Continuing just-auto’s series of interviews at the 2015 IAA show, Matthew Beecham met with Jean-Francois Berard, Vice President, R&D, Strategy, Marketing and Industrial, Auto Inergy Division, Jean-Bernard Lepage, Marketing Director, Auto Inergy Division, and Jerome Vidalie, Product Line Director, Structural Parts, Plastic Omnium Auto Exterior.
In terms of the automotive fuel tanks market, what is the big picture?
Jean-Francois Berard – The big picture includes PHEVs, the LEV3 in North America with the Chinese emission legislative requirements catching-up. All of our Chinese customers and global customers producing in China are asking us to evolve towards this new Beijing 6 type regulation. This is very interesting for us because we have the competence – through our US operation – of this type of technology as both are close.
What about other BRIC countries?
Jean-Francois Berard – The Indian market is not moving as quickly but will eventually introduce more stringent regulations. We don’t know when but it will happen.
What does that mean for Plastic Omnium?
Jean-Francois Berard – It means more complexification of the technical solution. As technology leaders, we can supply any BRIC country with the solution it needs today. So for us it is not a threat but huge opportunity to add value to a customer.
We understand that Plastic Omnium is currently developing a technique to reduce NOx emissions from diesel vehicles called SCR. Could you tell us more about this development and what stage you are it?
Jean-Francois Berard – SCR is a necessity now, particularly in the US and becoming more common in Europe, Japan and Korea. That’s why we invested in this technology ten years ago by developing a SCR solution which brings the tank, pump and sensing technology in order to inject the correct quantity of Adblue into the system as required by the OEM engine control unit (ECU). We initially created our own solution, called an AdBlue Delivery Module (ADM) and we are now offering our fourth generation system. We have mastered this technology to the point where we expect to have a 35 percent market share of the Adblue market in Europe by 2019, making us number one.
In terms of hybrid vehicles, we have heard that ‘fuel slosh’ noise reduction is receiving a greater focus. This is especially needed for start-stop vehicles where the car becomes very silent – while standing at a traffic light for example. Is this an observation that you share?
Jean-Bernard Lepage – Your observation is correct. That is why we have developed a family of noise reduction solutions, called Inbaffle, that soften the slosh impact and introduce fuel damping. This enables us to comply with the more stringent noise requirements of hybrid vehicles and increase passengers’ comfort. We can integrate the Inbaffle on the assembly line – using spring loaded or clipped baffles – or during a patented blow-moulding process known as TSBM [Twin Sheet Blow-Molding].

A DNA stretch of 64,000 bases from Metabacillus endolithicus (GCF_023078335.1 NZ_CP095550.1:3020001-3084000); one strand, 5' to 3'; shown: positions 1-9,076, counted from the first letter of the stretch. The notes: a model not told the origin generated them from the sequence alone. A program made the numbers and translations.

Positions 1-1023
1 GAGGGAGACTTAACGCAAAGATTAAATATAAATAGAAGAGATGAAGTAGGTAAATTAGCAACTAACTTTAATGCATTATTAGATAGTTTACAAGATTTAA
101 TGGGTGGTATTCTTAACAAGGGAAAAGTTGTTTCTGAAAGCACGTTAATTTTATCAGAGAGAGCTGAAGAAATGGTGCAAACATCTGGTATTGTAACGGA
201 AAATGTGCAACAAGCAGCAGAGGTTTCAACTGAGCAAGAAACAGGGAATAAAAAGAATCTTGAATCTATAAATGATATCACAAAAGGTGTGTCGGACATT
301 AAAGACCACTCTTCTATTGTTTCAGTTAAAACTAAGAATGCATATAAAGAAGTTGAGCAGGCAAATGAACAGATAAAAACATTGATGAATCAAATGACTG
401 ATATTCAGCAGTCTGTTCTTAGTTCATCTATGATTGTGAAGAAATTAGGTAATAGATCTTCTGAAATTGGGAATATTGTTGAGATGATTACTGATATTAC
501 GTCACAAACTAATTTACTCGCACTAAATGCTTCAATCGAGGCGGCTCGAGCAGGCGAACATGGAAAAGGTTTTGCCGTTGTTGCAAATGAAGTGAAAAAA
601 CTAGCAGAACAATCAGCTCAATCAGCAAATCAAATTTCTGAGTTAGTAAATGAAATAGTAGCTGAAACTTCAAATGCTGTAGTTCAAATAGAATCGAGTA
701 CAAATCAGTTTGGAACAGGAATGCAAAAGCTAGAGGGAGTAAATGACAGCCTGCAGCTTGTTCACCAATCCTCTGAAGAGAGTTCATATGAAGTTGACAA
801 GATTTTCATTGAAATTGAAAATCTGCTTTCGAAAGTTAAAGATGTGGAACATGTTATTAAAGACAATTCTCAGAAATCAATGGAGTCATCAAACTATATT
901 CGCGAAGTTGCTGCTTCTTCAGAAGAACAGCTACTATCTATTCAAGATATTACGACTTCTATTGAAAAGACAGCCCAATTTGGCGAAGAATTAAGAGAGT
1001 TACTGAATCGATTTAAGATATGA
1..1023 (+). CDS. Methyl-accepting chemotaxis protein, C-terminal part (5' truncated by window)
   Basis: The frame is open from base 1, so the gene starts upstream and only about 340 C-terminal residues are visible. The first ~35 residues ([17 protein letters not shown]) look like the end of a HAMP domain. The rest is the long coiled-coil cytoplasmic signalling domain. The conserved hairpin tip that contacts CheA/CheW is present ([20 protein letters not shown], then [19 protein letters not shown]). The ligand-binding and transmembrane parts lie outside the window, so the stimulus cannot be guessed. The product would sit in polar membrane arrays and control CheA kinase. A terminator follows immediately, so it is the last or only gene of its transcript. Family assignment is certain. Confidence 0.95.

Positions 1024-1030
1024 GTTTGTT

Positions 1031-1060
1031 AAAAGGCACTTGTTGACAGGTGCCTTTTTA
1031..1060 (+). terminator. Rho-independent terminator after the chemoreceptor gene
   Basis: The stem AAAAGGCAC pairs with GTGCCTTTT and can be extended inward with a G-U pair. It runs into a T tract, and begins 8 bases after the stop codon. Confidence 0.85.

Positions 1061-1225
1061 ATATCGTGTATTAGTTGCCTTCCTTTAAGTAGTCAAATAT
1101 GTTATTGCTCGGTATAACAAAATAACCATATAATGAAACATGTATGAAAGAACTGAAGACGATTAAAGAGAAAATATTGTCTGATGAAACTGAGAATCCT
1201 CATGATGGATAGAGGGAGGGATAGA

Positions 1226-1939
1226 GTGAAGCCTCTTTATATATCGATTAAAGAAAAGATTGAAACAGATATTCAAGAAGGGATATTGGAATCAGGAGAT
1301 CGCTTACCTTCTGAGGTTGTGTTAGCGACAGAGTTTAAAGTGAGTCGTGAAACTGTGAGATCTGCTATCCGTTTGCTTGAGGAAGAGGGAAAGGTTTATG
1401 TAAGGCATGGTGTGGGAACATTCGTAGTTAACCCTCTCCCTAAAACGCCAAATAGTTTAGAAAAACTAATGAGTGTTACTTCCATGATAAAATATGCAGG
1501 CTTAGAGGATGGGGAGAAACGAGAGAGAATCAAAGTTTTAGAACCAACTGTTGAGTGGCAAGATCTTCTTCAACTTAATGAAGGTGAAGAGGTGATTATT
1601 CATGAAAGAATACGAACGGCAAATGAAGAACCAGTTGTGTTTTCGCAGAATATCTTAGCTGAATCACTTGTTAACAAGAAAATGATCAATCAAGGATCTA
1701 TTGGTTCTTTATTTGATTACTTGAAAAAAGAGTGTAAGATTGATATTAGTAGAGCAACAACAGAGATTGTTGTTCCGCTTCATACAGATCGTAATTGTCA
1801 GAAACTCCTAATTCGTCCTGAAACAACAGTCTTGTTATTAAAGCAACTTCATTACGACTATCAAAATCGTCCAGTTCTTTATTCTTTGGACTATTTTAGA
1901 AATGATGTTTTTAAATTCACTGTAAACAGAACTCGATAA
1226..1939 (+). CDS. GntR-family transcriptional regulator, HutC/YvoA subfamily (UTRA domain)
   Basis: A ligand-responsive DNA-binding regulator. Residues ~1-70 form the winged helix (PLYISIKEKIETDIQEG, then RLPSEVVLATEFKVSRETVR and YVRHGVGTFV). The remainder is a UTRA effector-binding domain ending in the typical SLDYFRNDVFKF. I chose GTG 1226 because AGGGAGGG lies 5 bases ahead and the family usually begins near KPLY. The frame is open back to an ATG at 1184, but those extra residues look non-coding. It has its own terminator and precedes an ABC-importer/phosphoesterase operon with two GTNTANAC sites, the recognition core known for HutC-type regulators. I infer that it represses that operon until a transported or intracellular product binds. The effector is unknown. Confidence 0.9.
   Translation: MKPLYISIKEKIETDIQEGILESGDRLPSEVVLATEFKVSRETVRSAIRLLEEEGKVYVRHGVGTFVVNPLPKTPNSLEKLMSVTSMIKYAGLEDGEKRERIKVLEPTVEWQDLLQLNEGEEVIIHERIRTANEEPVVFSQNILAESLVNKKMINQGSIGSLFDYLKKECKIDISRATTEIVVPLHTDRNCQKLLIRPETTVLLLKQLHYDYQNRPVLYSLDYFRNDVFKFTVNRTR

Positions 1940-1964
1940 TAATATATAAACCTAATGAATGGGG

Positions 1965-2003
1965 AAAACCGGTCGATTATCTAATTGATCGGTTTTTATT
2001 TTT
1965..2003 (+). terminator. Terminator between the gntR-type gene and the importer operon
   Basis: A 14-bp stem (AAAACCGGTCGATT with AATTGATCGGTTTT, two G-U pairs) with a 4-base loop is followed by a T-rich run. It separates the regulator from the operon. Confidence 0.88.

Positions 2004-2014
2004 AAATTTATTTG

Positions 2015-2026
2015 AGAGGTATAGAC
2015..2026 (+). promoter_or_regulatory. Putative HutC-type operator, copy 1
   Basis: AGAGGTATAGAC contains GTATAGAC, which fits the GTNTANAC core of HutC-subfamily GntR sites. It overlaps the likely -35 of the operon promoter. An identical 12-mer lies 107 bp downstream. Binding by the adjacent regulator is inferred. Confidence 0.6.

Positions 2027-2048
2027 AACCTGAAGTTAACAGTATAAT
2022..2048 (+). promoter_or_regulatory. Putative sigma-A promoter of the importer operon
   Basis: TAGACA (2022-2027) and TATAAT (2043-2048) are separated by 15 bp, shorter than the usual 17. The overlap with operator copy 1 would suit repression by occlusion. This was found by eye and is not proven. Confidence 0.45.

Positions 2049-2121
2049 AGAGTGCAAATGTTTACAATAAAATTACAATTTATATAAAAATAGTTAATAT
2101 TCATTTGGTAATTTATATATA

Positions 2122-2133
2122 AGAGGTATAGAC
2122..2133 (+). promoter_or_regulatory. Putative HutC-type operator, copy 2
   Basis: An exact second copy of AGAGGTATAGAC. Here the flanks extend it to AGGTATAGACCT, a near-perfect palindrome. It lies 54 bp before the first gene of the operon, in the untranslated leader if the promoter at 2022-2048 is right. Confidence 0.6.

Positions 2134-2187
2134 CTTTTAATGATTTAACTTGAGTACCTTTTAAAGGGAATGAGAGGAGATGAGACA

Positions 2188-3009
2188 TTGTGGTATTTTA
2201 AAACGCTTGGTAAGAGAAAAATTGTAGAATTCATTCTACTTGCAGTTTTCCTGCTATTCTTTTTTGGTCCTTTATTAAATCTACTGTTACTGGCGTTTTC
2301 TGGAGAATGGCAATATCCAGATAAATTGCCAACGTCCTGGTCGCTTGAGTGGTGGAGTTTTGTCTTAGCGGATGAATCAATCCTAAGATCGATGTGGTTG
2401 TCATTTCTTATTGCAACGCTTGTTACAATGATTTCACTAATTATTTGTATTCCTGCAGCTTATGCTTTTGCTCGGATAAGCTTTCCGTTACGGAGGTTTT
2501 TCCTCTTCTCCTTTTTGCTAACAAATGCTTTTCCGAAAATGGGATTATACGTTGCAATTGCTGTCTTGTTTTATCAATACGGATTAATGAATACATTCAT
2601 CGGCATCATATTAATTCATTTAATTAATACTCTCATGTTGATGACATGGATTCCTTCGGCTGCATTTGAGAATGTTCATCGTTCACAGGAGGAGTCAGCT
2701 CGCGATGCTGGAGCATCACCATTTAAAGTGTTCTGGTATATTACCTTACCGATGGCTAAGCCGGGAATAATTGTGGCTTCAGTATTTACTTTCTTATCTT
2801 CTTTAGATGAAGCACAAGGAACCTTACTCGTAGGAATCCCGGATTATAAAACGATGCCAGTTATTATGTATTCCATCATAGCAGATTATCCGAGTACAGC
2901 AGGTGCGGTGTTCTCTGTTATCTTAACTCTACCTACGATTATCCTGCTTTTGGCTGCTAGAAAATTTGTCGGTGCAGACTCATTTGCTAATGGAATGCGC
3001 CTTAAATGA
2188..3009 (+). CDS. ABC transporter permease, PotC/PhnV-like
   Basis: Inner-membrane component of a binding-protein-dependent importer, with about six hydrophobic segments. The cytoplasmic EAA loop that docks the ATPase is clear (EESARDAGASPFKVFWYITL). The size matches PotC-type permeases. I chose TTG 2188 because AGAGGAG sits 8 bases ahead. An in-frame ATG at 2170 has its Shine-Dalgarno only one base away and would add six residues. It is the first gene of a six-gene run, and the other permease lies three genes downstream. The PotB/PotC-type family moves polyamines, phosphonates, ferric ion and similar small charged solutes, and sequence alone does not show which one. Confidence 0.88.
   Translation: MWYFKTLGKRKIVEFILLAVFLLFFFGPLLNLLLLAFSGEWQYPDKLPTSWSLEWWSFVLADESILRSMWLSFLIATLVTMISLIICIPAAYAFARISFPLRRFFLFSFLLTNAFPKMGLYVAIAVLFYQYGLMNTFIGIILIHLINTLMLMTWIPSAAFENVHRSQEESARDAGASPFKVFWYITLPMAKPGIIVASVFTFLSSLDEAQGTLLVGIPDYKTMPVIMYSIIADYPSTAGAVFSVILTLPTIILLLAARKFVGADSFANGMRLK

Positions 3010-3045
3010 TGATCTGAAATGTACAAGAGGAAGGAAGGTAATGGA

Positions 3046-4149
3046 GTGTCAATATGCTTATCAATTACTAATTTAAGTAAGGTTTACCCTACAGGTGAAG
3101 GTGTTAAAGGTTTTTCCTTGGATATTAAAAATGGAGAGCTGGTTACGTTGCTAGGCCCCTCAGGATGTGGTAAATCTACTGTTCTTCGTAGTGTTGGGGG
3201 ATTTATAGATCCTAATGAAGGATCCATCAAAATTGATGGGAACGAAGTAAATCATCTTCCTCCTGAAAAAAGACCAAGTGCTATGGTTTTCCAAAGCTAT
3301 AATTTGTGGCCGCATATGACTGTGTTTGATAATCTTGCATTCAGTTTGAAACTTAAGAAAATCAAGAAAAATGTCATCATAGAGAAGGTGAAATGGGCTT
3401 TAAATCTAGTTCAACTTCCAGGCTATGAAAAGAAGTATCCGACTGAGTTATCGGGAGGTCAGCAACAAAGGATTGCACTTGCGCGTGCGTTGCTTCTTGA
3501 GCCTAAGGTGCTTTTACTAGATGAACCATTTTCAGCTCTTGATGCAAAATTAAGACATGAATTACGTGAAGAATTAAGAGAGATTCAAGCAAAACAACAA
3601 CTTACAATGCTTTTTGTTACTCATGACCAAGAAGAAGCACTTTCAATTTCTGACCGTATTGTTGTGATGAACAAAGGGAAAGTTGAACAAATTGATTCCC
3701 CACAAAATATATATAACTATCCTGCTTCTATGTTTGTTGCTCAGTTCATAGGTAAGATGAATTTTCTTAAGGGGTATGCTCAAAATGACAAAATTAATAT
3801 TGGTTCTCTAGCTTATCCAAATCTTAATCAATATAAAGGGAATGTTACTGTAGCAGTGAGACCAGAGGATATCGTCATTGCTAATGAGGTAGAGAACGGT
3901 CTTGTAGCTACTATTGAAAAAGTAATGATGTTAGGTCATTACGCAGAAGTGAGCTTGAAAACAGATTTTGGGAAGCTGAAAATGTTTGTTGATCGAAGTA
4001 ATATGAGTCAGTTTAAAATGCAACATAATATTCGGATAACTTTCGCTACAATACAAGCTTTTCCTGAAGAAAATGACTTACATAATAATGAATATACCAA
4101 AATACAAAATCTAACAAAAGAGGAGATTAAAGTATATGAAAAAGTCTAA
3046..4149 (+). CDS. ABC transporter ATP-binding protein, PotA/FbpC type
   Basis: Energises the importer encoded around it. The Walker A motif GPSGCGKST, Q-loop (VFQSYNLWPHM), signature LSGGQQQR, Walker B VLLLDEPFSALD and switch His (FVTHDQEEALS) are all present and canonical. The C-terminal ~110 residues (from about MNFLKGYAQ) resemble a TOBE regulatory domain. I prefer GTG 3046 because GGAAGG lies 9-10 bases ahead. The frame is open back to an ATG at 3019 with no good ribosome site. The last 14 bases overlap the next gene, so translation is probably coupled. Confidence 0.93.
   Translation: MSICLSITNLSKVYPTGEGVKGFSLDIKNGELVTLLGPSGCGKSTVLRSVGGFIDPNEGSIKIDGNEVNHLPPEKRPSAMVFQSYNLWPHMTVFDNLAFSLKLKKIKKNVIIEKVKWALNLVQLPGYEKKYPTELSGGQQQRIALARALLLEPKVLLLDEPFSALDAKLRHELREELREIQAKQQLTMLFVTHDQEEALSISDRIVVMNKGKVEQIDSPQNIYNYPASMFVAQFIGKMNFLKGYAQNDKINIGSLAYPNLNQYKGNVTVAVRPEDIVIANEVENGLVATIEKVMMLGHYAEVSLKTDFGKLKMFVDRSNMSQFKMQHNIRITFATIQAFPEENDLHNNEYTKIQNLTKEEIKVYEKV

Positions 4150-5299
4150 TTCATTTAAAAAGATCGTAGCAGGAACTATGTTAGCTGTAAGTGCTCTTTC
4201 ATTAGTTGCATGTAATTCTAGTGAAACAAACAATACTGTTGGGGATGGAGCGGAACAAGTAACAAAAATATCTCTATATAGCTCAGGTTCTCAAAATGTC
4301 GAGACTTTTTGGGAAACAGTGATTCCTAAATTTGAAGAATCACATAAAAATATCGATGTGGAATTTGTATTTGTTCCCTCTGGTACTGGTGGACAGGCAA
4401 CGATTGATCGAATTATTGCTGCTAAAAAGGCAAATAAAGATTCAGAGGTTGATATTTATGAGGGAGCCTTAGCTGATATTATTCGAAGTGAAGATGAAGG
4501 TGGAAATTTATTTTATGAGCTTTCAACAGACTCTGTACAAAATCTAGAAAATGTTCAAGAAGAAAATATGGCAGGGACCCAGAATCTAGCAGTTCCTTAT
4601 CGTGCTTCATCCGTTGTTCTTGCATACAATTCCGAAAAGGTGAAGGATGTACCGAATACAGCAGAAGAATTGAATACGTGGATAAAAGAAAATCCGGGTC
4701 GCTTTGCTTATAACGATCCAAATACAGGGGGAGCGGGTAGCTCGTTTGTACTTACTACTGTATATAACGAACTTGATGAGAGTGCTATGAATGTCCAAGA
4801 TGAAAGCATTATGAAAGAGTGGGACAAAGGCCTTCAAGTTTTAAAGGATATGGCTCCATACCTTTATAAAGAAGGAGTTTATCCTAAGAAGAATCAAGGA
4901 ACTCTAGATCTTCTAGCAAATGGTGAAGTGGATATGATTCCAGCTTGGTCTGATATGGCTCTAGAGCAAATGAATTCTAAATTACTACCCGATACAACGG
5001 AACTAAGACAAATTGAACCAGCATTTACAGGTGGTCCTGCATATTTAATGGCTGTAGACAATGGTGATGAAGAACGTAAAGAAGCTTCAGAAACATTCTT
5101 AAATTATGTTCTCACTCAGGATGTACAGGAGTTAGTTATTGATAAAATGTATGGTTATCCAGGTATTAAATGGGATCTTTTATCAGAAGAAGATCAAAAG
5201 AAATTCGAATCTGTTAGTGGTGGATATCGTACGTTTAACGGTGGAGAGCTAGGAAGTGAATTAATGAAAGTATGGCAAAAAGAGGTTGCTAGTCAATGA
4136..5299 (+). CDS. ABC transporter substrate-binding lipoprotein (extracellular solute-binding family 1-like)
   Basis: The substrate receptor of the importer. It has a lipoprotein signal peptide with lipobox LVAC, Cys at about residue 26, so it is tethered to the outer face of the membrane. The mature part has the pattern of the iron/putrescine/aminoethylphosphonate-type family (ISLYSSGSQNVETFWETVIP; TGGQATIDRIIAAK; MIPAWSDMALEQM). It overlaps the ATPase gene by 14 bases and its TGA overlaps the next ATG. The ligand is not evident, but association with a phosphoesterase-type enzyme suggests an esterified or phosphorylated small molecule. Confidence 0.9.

Jean-Francois Berard – As the CO2 prediction is pushing carmakers to install start-stop in cars so when you stop the car, you can hear the fuel slosh hence we need to break the energy inside the tank in order to reduce the noise. It has gradually become a bigger issue. The challenge is to simulate and evaluate the energy of the noise and true noise. Hence, we have developed a number of simulation tools to ensure that the solution is correct very early on in the car’s development.
Could you tell us more about your solution developed with PSA to replace the traditional steel underbody with a self-supporting thermosetting resin floor reinforced with fibreglass?
Jerome Vidalie – One of the notable aspects of this design is that it reduces the number of parts to be assembled from more than 30 to just 4 main components thereby giving a weight reduction of 8 Kg for a mid-range model. That means we can reduce the tooling investment quite significantly, which is especially beneficial for low car volumes such as electric and hybrid vehicles. The weight saving is 30 percent compared to a comparable steel floor. This technology is compatible with the systems used to assemble car bodies and can be used for a multi-material approach with steel.
Another Plastic Omnium lightweighting innovation is a front impact beam for Hyundai Motor Europe that is 43% lighter. How did you achieve that?
Jerome Vidalie – The goal was to reduce the weight at the front of the car. So we replaced the steel solution with our composite solution. It represents a weight saving of 3.7 kg compared with the same part made of sheet steel. By combining a pultruded fibreglass and carbon fibre reinforcement overmoulded with a thermoplastic resin makes it possible to achieve high levels of performance at a competitive price. Its construction also means we can manage the pedestrian impact better.